When you think of youthful entrepreneurship, it’s hard to shake that cliche of the lemonade stand.

It’s a cute image, one embedded in North American culture. But in the 21st century, young people aren’t just slinging sweet drinks. They are bubbling with ideas and sometimes starting real businesses of their own — and in the process fostering creativity and independence.

It’s that link between creation and entrepreneurship that took hold of Henry Greenberg. He’s the founder of SOAR, an intensive summer program aimed at youth in grades 7 to 12 that, as SOAR’s website says, aims to help students “discover and realize their full potential through the powers of entrepreneurship and innovation.”

Just as intriguing as the program itself, however, is its founder.

SOAR began in 2018 when Greenberg, still then in grade 11 high school, ran it as part of a competition for DECA, a global organization that promotes professionalism and entrepreneurship among youth.

That project was a proof-of-concept that turned into SOAR. Greenberg approached a former teacher of his whom he had in middle school and proposed transforming the pilot into a full-fledged program. The teacher agreed, and Greenberg launched SOAR in a Grade 7 class in the Oakville school, working with the teacher as part of the curriculum. In its pilot period, students created a toy project, imagining how they might bring it to market.

The first iteration of SOAR saw students from other classes wanting to be included. Greenberg took this as a sign of the program’s potential, and refined and built upon the idea. It is now a summer program that is, for the time being anyway, offered virtually, and focuses primarily on entrepreneurship, innovation and creativity as the core pillars of the program. There are also sessions and guest talks on a range of topics that differ based on the interests of the students, such as marketing, budgeting, networking for students, pitching and more.

Greenberg’s entrepreneurial ethos came about from a young age. Where most of us were playing video games or riding bikes, he was starting small businesses.

“Entrepreneurship was always something I was interested in at a very young age,” he says. From when he was just nine years old, Greenberg started a dog walking outfit, and went on to organize garage sales on his own initiative, and buy and resell DVDs.

By grade 8, he was tutoring other young people more formally, and it was that mix of interests in both entrepreneurship and education that led to SOAR.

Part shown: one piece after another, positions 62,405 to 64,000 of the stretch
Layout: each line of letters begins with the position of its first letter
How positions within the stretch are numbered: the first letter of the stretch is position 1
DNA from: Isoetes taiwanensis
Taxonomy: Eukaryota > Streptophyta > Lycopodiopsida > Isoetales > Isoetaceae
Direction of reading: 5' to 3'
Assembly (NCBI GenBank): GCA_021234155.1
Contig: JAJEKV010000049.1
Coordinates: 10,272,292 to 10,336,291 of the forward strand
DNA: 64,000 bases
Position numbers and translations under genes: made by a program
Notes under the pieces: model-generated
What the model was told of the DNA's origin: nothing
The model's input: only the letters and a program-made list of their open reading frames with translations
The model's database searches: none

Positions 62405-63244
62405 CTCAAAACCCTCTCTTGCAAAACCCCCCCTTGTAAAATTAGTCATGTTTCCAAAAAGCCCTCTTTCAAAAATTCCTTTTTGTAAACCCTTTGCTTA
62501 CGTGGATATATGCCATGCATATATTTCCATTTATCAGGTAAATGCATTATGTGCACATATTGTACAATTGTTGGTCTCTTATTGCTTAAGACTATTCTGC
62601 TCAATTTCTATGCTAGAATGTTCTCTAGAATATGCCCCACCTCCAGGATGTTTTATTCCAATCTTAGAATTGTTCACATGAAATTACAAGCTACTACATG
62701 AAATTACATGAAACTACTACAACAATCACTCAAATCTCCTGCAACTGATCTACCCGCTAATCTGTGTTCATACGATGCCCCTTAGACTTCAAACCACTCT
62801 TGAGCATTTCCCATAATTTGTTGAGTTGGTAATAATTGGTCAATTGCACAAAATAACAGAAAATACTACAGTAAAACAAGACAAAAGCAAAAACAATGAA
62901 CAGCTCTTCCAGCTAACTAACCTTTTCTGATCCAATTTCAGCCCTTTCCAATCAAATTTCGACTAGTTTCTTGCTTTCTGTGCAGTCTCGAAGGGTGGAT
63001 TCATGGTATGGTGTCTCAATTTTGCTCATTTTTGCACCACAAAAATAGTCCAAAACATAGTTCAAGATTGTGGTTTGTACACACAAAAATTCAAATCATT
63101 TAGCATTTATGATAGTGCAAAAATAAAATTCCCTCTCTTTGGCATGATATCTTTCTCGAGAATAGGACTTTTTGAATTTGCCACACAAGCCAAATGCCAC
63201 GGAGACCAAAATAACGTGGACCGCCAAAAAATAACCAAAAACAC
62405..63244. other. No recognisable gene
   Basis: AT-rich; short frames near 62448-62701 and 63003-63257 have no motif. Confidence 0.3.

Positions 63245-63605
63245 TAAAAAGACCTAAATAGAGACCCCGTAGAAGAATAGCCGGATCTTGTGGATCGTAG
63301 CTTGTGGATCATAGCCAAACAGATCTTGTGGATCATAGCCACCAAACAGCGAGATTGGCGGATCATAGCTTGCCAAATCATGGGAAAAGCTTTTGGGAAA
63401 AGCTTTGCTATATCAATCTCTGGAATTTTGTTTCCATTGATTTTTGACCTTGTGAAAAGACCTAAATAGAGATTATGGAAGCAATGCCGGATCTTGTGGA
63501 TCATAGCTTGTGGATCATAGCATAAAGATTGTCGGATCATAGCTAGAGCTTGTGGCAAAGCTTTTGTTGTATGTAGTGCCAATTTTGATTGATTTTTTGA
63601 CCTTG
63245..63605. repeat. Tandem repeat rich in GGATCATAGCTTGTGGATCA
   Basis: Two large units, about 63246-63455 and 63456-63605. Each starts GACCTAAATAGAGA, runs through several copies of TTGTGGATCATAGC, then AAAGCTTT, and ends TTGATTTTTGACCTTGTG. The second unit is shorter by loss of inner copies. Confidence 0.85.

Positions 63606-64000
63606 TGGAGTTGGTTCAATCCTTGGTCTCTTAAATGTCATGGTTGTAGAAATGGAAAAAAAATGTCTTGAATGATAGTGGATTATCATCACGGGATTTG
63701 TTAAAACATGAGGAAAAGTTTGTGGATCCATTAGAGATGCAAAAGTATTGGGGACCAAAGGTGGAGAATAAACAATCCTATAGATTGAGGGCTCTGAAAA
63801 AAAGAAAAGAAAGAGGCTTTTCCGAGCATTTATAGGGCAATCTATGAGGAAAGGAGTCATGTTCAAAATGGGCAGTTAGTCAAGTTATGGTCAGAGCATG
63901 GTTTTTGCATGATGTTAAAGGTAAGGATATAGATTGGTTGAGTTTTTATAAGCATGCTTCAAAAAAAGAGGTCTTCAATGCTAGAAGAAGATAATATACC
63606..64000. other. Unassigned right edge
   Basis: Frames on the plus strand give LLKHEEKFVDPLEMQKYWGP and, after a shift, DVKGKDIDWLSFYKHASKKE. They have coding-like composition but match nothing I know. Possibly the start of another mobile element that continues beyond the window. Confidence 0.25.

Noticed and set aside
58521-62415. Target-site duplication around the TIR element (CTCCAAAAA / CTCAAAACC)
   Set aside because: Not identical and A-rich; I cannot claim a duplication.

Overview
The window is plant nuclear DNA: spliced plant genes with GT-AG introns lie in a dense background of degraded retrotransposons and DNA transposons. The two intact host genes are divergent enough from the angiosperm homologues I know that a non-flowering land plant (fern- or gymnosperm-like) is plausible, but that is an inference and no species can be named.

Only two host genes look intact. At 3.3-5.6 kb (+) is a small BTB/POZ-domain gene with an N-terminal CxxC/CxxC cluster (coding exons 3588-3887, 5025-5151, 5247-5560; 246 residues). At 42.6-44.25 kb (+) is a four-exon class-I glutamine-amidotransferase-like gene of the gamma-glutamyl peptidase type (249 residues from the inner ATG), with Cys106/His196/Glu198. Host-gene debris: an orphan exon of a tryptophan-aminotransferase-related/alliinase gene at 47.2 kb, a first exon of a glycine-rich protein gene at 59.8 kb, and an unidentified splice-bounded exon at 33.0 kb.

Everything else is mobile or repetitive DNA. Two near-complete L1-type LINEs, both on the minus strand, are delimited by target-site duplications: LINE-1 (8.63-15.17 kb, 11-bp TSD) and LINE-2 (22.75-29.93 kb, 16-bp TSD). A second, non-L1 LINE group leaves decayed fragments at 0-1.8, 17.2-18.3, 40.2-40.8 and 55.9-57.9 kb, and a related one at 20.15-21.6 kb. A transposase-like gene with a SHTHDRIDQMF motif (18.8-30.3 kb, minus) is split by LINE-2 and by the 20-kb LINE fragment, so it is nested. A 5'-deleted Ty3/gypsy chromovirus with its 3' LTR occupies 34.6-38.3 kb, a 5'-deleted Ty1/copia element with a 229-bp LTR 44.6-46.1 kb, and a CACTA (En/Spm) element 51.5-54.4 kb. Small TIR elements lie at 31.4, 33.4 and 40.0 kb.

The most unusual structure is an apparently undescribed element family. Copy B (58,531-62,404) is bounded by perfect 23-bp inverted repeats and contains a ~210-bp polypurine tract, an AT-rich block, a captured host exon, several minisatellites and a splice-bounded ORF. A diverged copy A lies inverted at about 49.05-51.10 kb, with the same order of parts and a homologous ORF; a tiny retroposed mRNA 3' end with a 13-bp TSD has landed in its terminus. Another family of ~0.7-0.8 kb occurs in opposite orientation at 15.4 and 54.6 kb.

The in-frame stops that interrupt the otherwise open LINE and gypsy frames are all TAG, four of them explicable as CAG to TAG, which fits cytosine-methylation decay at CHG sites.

Prior to the pandemic, SOAR ran with Greenberg going into school and running a four- to eight-week program. One such stint saw students choosing a United Nations Sustainable Development goal and finding a problem related to it to try and solve, while another saw students trying to create a toy that would cultivate empathy in children.

Like so many things after the arrival of the pandemic, SOAR switched to virtual. To keep students who may be tiring of Zoom education interested, Greenberg uses a mix of live sessions, guest talks, and also leaves time for virtual group work and time away from the screen.

“I noticed last year that students were really engaged,” says Greenberg. “They were sending emails at night, and they’re invested in developing their own ventures as part of these bigger projects beyond the camp.”

Greenberg tells a story about a student who reached out a year after his time in the camp who was running a YMCA conference in Halifax that included a component on entrepreneurship in part because of their participation in SOAR.

Yet, for all the talk of entrepreneurship, Greenberg says his primary motivation isn’t to get young people starting businesses.

“I don’t see what I’m teaching or the SOAR program as necessarily being a way to teach students to make money or pursue business as a career,” he says. “I see it more as an opportunity for the creative exploration of idea, and a process of self-discovery.”

SOAR is running again this July and August, and students (or parents) can sign up on the website for one of two cohorts this summer.

It promises to cultivate creative problem solving, innovation and more.

“The more students who are interested in entrepreneurship at a young age,” says Greenberg, “the more it will have a long-lasting impact in terms of inspiring people to be problem solvers and changemakers, and embrace that creative energy.”


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